over probe@ (Adds details, background)
DAR ES SALAAM, Sept 7 (Reuters) - Tanzanian President John Magufuli said on Thursday he had ordered a review of a local contract belonging to Petra Diamonds Ltd and asked senior public officials to resign over the outcome of a probe into the mining sector.
"I have endorsed all the recommendations of the parliamentary probe committees for the review of the Williamson diamond mine contract," Magufuli said in a televised broadcast.
London-listed Petra has a 75 percent stake in the mine, while the government owns the rest. Shares in the company were down 1.5 percent at 1123 GMT.
A spokeswoman for Petra was not immediately able to comment.
A parliamentary committee said there were "gross irregularities" in the manner in which the Tanzanian government diluted its shareholding in Williamson from an initial 50 percent to the current 25 percent.
Magufuli said he had also ordered law enforcement agencies to investigate allegations of under-declared diamond exports.
Magufuli's actions are a continuation of a crackdown in the mining sector.
He has sent shockwaves through the mining industry in Africa's fourth-largest gold producer since his election late in 2015 with actions he says are aimed at ensuring that mining companies pay a fair share of taxes.
Tanzania has passed new laws to increase mining taxes, to force companies to renegotiate their contracts and to allow the state to own up to 50 percent of shares in mining companies.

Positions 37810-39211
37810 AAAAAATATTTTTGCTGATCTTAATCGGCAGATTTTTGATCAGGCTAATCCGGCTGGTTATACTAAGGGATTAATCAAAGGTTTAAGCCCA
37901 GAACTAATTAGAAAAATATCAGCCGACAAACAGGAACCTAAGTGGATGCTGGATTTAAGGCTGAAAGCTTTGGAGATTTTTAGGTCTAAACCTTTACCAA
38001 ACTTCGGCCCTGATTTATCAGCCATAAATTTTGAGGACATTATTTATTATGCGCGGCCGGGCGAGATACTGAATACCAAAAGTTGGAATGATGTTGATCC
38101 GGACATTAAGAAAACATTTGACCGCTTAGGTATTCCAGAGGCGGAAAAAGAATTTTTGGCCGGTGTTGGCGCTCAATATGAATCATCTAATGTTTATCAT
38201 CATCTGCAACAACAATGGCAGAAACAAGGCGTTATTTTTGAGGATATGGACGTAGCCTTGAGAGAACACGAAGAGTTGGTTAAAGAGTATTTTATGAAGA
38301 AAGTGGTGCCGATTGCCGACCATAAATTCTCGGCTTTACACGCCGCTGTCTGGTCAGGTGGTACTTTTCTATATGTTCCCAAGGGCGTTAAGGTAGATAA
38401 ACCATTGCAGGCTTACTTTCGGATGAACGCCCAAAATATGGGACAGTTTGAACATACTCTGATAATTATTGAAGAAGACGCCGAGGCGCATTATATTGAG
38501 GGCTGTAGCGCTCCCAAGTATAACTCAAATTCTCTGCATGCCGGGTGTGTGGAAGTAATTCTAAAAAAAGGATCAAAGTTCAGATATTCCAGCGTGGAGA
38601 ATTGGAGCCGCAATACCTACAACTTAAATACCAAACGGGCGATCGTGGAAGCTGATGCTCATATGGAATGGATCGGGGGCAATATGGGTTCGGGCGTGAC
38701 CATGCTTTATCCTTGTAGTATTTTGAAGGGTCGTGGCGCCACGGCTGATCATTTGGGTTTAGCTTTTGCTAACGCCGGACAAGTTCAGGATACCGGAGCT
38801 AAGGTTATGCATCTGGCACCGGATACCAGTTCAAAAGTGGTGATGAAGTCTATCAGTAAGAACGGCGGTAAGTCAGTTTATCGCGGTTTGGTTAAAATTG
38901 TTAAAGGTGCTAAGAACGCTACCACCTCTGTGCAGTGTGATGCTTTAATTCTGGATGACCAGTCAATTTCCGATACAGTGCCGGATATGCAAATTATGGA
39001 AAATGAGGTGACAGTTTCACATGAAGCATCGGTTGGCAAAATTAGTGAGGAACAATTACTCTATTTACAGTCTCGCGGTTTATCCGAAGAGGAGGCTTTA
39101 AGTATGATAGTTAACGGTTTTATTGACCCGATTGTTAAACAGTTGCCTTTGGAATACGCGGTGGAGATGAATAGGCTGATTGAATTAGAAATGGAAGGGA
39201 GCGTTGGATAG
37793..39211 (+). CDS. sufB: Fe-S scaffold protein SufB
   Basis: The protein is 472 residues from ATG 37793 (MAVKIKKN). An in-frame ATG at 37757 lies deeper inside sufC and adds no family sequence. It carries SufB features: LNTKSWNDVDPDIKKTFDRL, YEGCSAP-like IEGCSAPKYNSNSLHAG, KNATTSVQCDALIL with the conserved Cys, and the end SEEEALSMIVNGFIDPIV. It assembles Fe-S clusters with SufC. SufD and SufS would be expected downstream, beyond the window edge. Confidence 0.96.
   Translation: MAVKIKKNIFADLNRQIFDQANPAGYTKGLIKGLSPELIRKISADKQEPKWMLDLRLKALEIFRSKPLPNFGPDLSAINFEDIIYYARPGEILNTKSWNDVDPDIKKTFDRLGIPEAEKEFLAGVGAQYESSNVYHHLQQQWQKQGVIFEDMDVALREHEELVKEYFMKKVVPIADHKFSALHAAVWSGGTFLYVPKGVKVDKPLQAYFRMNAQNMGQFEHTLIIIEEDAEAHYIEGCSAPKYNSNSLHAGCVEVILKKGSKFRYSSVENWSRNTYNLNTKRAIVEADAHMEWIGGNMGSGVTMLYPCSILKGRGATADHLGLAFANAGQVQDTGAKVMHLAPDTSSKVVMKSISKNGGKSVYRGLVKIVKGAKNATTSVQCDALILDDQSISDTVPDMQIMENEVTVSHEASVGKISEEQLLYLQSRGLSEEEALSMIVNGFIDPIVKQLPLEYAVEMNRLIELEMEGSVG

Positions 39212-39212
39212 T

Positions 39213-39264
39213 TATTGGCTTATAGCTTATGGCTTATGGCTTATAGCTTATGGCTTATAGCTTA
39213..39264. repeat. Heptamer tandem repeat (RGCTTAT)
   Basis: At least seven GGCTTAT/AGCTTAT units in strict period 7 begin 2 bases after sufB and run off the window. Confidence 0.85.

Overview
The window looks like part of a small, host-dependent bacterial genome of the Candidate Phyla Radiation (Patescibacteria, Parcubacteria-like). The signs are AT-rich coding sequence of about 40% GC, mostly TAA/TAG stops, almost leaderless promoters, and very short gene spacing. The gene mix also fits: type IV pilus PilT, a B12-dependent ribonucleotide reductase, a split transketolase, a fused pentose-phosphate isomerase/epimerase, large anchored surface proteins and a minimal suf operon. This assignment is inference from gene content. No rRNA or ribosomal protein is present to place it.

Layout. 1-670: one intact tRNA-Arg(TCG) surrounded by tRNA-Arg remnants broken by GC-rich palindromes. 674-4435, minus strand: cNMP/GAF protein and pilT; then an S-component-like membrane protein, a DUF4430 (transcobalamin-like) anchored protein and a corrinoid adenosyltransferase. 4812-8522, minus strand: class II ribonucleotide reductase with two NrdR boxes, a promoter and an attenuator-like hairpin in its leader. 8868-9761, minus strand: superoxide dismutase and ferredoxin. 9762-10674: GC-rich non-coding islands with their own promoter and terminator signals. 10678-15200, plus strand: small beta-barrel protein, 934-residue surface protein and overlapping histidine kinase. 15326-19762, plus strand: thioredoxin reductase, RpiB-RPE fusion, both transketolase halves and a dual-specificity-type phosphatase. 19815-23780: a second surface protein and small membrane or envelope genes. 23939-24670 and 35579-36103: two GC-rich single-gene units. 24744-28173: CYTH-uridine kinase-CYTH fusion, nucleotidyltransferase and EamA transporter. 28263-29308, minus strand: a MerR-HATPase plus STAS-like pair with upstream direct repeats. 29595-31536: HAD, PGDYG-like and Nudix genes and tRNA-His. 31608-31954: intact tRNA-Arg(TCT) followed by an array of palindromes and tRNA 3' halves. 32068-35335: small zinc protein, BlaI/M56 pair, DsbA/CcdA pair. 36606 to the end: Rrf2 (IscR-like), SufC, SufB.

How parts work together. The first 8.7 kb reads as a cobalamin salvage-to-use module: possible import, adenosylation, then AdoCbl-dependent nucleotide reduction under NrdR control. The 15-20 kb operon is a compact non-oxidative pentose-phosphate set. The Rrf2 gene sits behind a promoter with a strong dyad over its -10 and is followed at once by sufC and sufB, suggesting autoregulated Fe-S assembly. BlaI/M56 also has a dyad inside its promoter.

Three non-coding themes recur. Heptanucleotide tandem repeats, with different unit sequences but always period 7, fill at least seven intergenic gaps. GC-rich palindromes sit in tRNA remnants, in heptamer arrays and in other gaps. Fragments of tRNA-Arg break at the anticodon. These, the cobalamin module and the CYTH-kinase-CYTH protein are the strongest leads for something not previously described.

In March, it banned exports of copper concentrate or mineral sand for processing abroad, which particularly hit gold miner Acacia Mining, the biggest in the country.
Magufuli also instructed law enforcement agencies to investigate allegations of tax evasion and corruption in diamond and tanzanite mining.
Another parliamentary committee that investigated tanzanite mining said there was massive smuggling of the purple-blue gemstone.
Tanzania, the worlds only source of tanzanite, banned exports of the raw gemstone from April 2010.
The parliamentary committee said its investigation revealed that Tanzania had received just 5.2 percent of revenues from global tanzanite trade over the past decade.
"It's unacceptable that we have been getting just 5.2 percent of tanzanite revenues as a nation ... this is shameful," Magufuli said.
"I am instructing our law enforcement agencies to swiftly investigate all these allegations contained in these reports against these public officials ... we cannot be truly independent if our natural resources are being plundered."
Tanzania's Prime Minister Kassim Majaliwa said the parliamentary reports exposed "massive looting and corruption" in the country's mining sector.
Magufuli fired his mining minister and the chief of the state-run mineral audit agency in May after the release of another audit into possible undeclared exports by mining companies to evade tax, at the time targeting gold. (Reporting by Fumbuka Ng'wanakilala; Editing by George Obulutsa and Dale Hudson)